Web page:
Alexander Shulgin





Alexander Shulgin


Born
in Berkeley, California, The United States
June 17, 1925

Died
June 02, 2014

Genre


Alexander "Sasha" Theodore Shulgin[1] (born June 17, 1925) was an American pharmacologist, chemist and drug developer.

Shulgin was credited with the popularization of MDMA, commonly known as ecstasy, in the late 1970s and early 1980s, especially for psychopharmaceutical use and the treatment of depression and post-traumatic stress disorder. In subsequent years, Shulgin discovered, synthesized, and bioassayed over 230 psychoactive compounds. In 1991 and 1997, he and his wife Ann Shulgin authored the books PiHKAL and TiHKAL on the topic of psychoactive drugs. Shulgin discovered many noteworthy phenethylamines including the 2C* family of which 2C-T-2, 2C-T-7, 2C-E, 2C-I, and 2C-B are most well known. Additionally, Shulgin performed seminal work
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Average rating: 4.35 · 2,177 ratings · 90 reviews · 5 distinct works · Similar authors
Pihkal: A Chemical Love Story

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4.34 avg rating — 1,593 ratings — published 1990 — 6 editions
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Tihkal: The Continuation

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4.38 avg rating — 568 ratings — published 1997 — 3 editions
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Pharmacology Notes

4.17 avg rating — 6 ratings
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TiHKAL: The Continuation

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4.50 avg rating — 2 ratings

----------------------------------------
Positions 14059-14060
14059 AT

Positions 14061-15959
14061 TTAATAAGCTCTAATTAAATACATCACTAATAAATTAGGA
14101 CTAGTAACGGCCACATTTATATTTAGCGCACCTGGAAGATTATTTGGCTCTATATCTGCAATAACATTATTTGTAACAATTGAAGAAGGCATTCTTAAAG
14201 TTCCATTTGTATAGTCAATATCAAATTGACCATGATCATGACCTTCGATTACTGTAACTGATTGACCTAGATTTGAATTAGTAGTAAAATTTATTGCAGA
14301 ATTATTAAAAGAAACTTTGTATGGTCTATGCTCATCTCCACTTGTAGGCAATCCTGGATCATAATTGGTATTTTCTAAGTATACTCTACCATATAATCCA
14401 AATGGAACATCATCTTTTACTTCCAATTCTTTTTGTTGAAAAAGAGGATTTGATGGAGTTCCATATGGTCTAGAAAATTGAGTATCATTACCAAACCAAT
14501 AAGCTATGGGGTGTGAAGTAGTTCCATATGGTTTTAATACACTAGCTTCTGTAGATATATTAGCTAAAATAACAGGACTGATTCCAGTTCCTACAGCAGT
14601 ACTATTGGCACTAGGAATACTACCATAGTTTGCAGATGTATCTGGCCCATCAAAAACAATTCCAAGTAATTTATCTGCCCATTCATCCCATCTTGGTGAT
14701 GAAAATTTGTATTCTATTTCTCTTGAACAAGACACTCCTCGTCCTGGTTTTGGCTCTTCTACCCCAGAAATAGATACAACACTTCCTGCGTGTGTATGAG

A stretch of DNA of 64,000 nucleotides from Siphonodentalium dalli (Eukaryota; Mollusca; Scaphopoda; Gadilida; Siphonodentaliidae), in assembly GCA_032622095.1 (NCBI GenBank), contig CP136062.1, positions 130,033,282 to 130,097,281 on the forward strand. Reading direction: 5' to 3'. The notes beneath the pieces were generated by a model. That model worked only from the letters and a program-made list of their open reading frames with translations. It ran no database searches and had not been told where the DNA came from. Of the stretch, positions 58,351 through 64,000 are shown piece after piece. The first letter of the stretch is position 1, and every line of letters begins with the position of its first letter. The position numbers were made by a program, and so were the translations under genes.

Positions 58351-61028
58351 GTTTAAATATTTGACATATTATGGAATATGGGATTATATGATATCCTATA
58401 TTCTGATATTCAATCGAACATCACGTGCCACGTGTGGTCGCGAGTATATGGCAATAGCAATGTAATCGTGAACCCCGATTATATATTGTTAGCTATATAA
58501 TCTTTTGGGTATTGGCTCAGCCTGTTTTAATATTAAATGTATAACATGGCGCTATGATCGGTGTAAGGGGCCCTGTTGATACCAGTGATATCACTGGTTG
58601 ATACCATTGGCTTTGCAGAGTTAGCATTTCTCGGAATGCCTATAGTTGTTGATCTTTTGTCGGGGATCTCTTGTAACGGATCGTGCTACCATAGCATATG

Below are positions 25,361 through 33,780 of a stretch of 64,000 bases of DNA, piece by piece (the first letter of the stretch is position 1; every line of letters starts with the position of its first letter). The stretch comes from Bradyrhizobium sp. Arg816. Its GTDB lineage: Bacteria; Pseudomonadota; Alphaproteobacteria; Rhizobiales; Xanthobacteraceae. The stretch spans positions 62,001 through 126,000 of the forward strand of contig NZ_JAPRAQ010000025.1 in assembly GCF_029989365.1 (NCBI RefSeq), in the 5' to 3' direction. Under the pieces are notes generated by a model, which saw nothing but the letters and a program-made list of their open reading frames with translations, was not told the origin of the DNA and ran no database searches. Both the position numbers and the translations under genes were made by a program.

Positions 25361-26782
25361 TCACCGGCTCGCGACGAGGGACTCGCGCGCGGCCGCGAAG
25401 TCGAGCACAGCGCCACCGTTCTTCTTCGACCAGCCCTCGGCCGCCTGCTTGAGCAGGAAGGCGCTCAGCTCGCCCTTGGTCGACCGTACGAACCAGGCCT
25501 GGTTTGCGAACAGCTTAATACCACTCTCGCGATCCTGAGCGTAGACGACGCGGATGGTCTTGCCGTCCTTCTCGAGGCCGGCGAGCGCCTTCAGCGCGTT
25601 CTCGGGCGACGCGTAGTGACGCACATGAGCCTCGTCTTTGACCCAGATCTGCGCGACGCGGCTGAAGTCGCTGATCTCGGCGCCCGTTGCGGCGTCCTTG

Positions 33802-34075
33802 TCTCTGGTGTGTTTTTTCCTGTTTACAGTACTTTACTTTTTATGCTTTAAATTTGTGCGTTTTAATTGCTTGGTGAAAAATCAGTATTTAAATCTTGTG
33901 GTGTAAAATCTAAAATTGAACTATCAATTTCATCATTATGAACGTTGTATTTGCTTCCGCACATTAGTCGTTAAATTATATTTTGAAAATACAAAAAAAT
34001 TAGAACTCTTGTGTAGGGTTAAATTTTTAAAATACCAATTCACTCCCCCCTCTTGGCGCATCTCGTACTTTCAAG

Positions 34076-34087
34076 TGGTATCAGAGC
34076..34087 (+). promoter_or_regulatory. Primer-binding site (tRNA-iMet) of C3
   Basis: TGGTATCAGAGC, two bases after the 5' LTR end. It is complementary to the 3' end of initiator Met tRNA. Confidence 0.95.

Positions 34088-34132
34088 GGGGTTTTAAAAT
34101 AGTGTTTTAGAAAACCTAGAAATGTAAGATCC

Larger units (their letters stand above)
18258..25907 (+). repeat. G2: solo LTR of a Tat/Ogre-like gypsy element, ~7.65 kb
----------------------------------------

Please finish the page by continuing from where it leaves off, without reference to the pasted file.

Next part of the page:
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Moksha: Writings on Psyched...

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4.13 avg rating — 337 ratings — published 1977 — 11 editions
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More books by Alexander Shulgin…
“How long will this last, this delicious feeling of being alive, of having penetrated the veil which hides beauty and the wonders of celestial vistas? It doesn't matter, as there can be nothing but gratitude for even a glimpse of what exists for those who can become open to it.”
Alexander Shulgin, Pihkal: A Chemical Love Story

“Use them with care, and use them with respect as to the transformations they can achieve, and you have an extraordinary research tool. Go banging about with a psychedelic drug for a Saturday night turn-on, and you can get into a really bad place, psychologically. Know what you're using, decide just why you're using it, and you can have a rich experience. They're not addictive, and they're certainly not escapist, either, but they're exceptionally valuable tools for understanding the human mind, and how it works.”
Alexander Shulgin, Pihkal: A Chemical Love Story

“Some part of me can't wait to see what life's going to come up with next! Anticipation without the usual anxiety. And underneath it all is the feeling that we both belong here, just as we are, right now.”
Alexander Shulgin